Osteoporosis International

, Volume 6, Issue 3, pp 219–227

Bone density and shape as determinants of bone strength in IGF-I and/or pamidronate-treated ovariectomized rats

  • P. Ammann
  • R. Rizzoli
  • J. -M. Meyer
  • J. -P. Bonjour
Original Article

DOI: 10.1007/BF01622738

Cite this article as:
Ammann, P., Rizzoli, R., Meyer, J.-. et al. Osteoporosis Int (1996) 6: 219. doi:10.1007/BF01622738

Abstract

Areal bone mineral density (BMD) is a major determinant of bone strength and thereby of fracture risk. Other factors including trabecular microarchitecture and bone dimensions also contribute to bone strength. To investigate the relative importance for bone strength of BMD and bone dimensions, the relations between strength and the latter variables were evaluated under different experimental conditions in ovariectomized rats. Bone strength was assessed in compression and bending with measurement of BMD by dual-energy X-ray absorptiometry. Interventions were designed to increase trabecular BMD in rats with estrogen deficiency-induced bone loss (OVX) by treatment with pamidronate, an inhibitor of bone resorption, or to modify bone dimensions, particularly diameter, by administration of the growth factor IGF-I. In OVX rats, pamidronate treatment increased BMD with a commensurate increase in bone strength at the level of lumbar vertebrae and femoral neck (r=0.789,p<0.0001 andr=0.535,p<0.001, respectively). IGF-I increased the external diameter of midshaft tibia and femoral neck, which also correlated with bone strength (r=0.678,p<0.0001 andr=0.507,p<0.0002, respectively). Thus, both bone dimensions and BMD contributed to the determination of bone strength. In conclusion, adult rats with estrogen deficiency-induced bone loss represent a useful experimental model for investigating bone strength and its determinants such as BMD and external bone dimensions.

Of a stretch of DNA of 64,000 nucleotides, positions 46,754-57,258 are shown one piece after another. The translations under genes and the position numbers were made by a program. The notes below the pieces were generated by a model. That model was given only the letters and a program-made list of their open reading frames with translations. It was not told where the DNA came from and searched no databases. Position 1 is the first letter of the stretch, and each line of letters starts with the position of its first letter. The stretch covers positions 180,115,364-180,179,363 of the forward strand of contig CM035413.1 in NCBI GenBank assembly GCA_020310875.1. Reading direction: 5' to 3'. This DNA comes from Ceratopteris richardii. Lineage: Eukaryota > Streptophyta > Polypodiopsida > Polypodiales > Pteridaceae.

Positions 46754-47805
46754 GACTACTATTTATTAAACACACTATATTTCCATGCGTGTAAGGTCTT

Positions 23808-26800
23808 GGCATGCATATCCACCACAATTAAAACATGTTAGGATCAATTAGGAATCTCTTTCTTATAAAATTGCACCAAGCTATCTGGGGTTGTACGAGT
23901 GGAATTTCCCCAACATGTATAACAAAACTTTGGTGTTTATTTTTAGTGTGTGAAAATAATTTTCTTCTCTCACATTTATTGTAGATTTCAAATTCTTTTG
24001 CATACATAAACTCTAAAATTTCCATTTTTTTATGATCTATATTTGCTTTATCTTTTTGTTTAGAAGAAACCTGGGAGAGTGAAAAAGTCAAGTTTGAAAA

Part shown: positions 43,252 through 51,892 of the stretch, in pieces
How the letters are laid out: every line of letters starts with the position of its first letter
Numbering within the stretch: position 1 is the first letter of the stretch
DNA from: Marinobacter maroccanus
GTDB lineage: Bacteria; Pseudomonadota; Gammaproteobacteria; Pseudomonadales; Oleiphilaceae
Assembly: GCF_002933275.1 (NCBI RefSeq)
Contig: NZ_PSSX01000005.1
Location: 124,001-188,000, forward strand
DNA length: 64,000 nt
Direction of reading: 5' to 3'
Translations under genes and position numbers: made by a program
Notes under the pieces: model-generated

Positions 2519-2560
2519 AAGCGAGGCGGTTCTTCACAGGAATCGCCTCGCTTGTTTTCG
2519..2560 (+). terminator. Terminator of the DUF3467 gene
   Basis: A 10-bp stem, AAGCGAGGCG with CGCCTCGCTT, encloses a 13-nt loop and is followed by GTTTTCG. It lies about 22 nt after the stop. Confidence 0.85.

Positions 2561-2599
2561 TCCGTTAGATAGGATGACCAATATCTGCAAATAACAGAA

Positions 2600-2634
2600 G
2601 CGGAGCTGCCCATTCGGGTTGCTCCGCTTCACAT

Keywords

Bone mechanical propertiesIGF-IOsteoporosisPamidronateRats

Copyright information

© European Foundation for Osteoporosis 1996

Authors and Affiliations

  • P. Ammann
    • 1
  • R. Rizzoli
    • 1
  • J. -M. Meyer
    • 2
  • J. -P. Bonjour
    • 1
  1. 1.Division of Clinical Pathophysiology, WHO Collaborating Center for Osteoporosis and Bone DiseaseUniversity HospitalGenevaSwitzerland
  2. 2.School of DentistryUniversity HospitalGenevaSwitzerland
  3. 3.Division of Clinical Pathophysiology, Department of Internal MedicineUniversity HospitalGeneva 14Switzerland